During freezing temperatures, ice accumulates on exposed concrete slabs such as bridge decks. De-icing salts such as calcium chloride are applied to control this ice formation. These salts migrate down to the reinforcing steel and they can break down the passivation layer on steel, causing it to corrode. This paper is part of a broader research study, sponsored by the Texas Department of Transportation, to explore the possibility of opening the bridge decks to full traffic following construction/repair earlier than the 10 to 12 days as practised now in Texas. Seven concrete mixtures typically used in Texas bridge decks were evaluated for chloride permeability using the ponding test. The primary experimental variables were the curing duration, type and percentage of supplemental cementitious materials, type of coarse aggregate, duration of ponding, and the surface preparation of ponded concrete specimens. The results of this investigation indicated that chloride permeability decreased with increasing curing duration for the top 1 in (2·5 cm) layer of concrete. It was also observed that curing duration may be decreased for some concrete mixtures, as no apparent improvement was shown after a specific curing duration, which ranged from 2 to 8 days depending on the mix. In addition, increasing the amount of cementitious materials such as fly ash from 20% to 30% considerably reduced the chloride permeability.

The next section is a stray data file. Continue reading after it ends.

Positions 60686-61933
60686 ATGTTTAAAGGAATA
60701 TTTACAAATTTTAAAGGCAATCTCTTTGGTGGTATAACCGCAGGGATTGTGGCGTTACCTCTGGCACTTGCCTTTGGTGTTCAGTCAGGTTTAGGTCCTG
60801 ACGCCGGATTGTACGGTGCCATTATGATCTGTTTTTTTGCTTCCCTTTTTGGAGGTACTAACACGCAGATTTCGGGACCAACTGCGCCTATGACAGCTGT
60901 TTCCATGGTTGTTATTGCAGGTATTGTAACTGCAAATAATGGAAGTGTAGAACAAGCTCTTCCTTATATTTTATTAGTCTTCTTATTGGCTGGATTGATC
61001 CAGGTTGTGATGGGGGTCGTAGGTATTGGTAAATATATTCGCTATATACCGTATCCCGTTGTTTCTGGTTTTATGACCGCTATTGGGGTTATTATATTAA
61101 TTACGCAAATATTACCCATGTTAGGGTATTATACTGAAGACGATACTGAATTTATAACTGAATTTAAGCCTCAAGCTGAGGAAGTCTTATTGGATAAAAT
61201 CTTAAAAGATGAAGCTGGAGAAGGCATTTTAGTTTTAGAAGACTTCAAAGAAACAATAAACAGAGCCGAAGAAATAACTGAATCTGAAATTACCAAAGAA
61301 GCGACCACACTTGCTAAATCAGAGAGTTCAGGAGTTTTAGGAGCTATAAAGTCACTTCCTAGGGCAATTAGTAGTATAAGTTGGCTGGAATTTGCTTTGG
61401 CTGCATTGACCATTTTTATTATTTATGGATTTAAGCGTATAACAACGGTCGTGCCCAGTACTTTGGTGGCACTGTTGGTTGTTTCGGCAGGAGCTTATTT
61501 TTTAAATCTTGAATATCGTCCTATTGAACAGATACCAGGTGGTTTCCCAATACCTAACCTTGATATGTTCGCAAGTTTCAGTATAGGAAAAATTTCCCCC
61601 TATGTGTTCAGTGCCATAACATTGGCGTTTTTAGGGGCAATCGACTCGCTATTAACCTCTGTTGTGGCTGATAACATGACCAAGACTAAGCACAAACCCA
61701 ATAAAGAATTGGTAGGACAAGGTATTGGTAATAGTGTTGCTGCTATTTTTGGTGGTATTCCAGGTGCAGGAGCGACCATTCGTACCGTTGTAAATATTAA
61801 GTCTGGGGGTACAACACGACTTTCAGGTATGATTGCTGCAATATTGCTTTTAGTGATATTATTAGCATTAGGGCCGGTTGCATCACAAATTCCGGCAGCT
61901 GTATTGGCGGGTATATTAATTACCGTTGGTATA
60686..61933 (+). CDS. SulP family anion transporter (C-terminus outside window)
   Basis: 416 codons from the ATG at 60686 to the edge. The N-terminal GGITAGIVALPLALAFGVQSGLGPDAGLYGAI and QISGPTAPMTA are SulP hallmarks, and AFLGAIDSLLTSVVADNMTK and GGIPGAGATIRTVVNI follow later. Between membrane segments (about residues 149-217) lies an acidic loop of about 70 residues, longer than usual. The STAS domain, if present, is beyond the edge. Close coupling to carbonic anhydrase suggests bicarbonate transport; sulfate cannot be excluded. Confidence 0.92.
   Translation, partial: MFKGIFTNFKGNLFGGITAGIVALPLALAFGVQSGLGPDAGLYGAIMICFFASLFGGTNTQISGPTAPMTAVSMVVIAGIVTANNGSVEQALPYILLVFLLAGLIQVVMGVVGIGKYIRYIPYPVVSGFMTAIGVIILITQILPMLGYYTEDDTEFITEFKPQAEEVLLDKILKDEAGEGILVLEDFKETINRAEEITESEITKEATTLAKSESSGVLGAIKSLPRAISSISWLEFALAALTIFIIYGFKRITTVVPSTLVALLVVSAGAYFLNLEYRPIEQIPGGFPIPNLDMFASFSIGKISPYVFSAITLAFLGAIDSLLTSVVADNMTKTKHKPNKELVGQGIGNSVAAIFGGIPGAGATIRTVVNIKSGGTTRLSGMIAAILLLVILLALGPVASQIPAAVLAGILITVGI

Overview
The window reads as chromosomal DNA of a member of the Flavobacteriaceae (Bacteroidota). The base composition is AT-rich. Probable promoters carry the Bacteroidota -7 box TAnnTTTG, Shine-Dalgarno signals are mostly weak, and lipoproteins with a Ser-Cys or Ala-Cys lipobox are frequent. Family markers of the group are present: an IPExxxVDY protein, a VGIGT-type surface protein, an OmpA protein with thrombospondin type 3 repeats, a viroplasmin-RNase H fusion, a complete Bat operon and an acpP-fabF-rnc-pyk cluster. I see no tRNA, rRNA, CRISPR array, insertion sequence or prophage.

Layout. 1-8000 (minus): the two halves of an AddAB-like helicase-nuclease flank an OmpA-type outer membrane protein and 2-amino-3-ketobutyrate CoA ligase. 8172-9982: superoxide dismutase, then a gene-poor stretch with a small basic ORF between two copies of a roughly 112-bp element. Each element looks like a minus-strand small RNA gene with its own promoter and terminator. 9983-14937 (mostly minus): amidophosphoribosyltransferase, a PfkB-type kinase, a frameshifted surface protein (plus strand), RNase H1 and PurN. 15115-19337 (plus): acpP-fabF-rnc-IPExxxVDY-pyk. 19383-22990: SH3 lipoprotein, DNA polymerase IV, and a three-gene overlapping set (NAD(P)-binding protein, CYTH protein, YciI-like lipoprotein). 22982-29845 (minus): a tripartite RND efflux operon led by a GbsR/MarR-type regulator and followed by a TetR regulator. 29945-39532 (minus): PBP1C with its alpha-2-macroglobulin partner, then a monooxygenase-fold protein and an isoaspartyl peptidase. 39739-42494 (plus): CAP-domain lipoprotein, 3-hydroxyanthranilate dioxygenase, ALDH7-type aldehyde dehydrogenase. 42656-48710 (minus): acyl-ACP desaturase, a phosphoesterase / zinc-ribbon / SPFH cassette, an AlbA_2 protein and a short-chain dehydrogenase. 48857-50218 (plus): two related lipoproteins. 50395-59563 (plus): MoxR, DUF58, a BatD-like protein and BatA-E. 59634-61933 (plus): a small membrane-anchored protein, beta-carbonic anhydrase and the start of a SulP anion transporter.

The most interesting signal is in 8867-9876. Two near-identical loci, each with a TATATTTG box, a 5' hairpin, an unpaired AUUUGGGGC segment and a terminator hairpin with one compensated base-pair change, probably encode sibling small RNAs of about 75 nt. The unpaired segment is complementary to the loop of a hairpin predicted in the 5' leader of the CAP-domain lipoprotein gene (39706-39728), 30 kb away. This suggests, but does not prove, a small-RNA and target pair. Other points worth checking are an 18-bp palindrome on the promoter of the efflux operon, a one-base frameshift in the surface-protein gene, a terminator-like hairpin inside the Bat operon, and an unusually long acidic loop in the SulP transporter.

|Number of pages||8|
|Journal||Proceedings of Institution of Civil Engineers: Construction Materials|
|State||Published - Aug 1 2006|
- concrete structures